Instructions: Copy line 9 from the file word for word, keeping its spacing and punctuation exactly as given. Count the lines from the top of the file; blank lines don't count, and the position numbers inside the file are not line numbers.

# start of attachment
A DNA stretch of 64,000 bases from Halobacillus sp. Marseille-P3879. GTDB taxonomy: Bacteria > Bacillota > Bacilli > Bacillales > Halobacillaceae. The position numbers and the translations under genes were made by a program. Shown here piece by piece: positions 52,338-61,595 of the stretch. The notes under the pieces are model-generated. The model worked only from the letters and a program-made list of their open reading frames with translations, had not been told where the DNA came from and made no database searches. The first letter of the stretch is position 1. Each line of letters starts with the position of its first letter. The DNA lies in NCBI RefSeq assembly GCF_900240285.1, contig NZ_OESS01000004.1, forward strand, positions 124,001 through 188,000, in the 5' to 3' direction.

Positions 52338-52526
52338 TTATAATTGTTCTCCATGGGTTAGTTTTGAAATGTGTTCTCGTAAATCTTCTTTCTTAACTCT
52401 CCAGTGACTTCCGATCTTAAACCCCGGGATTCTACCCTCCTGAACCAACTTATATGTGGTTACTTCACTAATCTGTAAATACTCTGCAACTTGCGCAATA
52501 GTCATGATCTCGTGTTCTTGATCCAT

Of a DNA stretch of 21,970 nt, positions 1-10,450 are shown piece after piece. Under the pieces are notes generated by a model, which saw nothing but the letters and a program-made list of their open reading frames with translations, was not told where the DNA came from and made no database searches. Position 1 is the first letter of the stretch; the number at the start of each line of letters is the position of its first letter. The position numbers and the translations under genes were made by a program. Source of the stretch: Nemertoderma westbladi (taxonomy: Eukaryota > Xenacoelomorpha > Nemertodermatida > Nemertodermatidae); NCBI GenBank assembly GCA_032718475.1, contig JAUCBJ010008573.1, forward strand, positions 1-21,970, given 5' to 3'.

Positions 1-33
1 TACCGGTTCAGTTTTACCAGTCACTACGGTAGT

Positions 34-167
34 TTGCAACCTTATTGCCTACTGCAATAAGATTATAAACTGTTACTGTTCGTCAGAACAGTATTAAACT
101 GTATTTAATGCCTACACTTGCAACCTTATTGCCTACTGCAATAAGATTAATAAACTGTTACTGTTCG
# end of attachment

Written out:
Positions 34-167